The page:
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Nieman Foundation chickens out of teaching Chinese officials about press freedom because Nieman alumni think it's not PC

From the New York Times:

After vocal objections by some of its alumni, the Nieman Foundation at Harvard has dropped a plan to train Chinese government officials on how to deal with the news media when the Olympic Games are held in Beijing in 2008.

From a Danwei reader's email:

They ended up pulling out to protect their "good name." Kind of a hilarious study in American journalistic self-righteousness.

Below the jump are some relevant links, and a press release sent by Bob Giles, curator of the Nieman Foundation, to explain the change of heart.

Links:

New York Times: Press Center Drops Plan for Training

Reuters (slightly misleading headline: Nieman journalists quit program for China Olympics

Poynter Online: Family Feud at Nieman Reunion


Nieman press release:

May 12, 2005
CONTACT: Bob Giles

Nieman Foundation Withdraws as Partner in Educational Program for Chinese Officials

CAMBRIDGE, Mass. -- The Nieman Foundation is withdrawing its role as a partner in a program to help inform Chinese officials about the needs of a free press covering the 2008 Beijing Olympics.

Bob Giles, curator of the Nieman Foundation, said the controversy and continued misunderstanding of the original intentions had put the reputation of the Nieman Fellowship program at risk, and "it was necessary to act to protect our good name."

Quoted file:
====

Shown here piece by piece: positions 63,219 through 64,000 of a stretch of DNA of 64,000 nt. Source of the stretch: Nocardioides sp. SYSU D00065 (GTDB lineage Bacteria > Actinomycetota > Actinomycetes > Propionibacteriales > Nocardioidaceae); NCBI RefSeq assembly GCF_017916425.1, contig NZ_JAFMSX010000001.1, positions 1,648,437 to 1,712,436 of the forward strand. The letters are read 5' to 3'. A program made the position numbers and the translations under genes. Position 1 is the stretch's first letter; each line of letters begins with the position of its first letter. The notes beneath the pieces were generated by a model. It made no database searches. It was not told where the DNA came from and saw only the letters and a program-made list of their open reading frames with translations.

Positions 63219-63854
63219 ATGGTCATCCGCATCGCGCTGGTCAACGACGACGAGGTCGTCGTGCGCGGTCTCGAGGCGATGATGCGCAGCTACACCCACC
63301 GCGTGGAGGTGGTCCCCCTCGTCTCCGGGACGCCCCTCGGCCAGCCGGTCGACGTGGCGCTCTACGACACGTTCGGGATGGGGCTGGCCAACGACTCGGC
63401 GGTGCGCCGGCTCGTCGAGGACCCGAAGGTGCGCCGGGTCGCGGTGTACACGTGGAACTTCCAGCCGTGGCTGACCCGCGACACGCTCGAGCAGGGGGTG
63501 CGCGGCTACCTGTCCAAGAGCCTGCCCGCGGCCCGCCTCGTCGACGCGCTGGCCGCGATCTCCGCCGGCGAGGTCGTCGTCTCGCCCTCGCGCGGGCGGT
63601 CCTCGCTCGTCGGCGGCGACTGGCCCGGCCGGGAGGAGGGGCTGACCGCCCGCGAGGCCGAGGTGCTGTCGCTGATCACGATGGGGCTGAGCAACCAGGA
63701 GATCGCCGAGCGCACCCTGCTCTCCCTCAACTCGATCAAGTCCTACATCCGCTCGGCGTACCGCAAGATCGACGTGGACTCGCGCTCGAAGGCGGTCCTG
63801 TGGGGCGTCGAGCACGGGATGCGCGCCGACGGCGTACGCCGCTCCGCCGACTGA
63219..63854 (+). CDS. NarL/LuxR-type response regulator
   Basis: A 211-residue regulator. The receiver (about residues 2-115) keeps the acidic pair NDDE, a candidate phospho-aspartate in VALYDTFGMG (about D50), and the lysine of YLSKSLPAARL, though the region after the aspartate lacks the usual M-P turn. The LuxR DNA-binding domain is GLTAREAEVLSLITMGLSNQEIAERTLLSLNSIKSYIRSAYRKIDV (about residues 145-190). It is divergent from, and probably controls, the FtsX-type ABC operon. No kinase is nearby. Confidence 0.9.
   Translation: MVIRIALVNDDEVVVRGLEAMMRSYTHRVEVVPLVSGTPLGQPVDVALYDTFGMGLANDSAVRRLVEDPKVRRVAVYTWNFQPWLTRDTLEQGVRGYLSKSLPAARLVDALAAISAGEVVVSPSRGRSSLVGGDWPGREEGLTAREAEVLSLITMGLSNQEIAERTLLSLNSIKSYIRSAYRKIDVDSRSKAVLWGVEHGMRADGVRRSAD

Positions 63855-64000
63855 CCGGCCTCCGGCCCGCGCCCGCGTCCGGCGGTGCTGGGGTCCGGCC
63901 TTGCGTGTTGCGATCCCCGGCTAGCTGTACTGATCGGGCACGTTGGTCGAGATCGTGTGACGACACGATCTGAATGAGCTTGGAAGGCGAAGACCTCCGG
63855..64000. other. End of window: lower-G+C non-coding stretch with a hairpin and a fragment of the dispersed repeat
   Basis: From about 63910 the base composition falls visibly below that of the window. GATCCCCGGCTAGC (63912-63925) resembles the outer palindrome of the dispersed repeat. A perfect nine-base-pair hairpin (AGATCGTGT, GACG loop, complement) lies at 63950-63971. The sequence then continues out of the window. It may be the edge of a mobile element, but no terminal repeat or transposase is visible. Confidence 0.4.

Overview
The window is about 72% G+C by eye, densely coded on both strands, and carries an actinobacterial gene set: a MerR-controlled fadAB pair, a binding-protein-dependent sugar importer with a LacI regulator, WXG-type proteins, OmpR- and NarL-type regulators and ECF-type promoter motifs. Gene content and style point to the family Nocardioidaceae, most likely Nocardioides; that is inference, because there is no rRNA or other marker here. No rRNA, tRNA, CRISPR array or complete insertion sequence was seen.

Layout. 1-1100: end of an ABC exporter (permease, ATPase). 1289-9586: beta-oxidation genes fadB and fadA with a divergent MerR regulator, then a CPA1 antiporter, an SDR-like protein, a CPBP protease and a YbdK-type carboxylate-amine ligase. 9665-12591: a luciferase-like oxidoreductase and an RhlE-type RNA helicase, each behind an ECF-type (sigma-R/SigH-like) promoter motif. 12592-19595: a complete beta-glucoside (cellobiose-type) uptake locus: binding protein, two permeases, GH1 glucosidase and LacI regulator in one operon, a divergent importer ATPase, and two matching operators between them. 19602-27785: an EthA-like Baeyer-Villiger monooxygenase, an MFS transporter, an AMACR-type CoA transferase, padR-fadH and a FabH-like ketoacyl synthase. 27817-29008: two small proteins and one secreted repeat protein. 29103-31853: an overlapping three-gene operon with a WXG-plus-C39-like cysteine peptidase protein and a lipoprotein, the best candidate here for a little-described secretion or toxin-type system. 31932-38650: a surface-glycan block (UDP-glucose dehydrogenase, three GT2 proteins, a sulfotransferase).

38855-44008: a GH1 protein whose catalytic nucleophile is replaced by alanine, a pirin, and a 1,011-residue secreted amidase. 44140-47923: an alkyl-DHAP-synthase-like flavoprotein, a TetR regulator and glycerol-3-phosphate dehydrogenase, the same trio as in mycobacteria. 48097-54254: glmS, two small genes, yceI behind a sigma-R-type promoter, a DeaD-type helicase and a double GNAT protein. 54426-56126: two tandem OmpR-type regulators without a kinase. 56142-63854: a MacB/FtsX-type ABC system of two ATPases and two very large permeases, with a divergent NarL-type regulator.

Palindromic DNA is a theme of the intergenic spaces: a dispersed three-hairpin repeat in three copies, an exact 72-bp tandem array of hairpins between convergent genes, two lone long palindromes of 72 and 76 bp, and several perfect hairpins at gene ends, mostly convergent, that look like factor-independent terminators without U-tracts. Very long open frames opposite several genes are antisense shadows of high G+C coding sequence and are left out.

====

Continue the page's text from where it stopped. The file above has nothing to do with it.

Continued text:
The program may continue under other Harvard sponsorship. Professor Ezra Vogel, former director of the Fairbank Center for East Asian Research and the Harvard University Asia Center, and a key organizer of the event, said, "The training program is an opportunity for Westerners to provide the Chinese with an understanding of the values underlying the US press and how the press operates in our society. The program is in the interests of all those who wish to further opportunities for reporters to find and report what is happening in China."

Giles said the Nieman Foundation agreed to become a co-sponsor of the program as part of its educational mission to elevate the standards of journalism.

The controversy began during a conversation between Giles and Nieman alumni at the conclusion of the Nieman reunion last Sunday. Many of the alumni in
the meeting raised objections to the idea that the foundation would engage with officials from China, considering the country's past record regarding the press.

"As I listened to the discussion last Sunday and considered the controversy, it was clear that the question was no longer whether to explain the original idea but rather the obligation to protect the Nieman name. I have been deeply touched by the passion and loyalty of Nieman Fellows in their love for this program," he said. "Especially important to my thinking was a conversation with the current Nieman class, whose members expressed support for me even as they stated concerns about the China program."

The Nieman Foundation is the oldest and best known mid-career fellowship program in journalism. Twenty-four Nieman Fellowships are awarded each year, 12 to international journalists and 12 to U.S. journalists.

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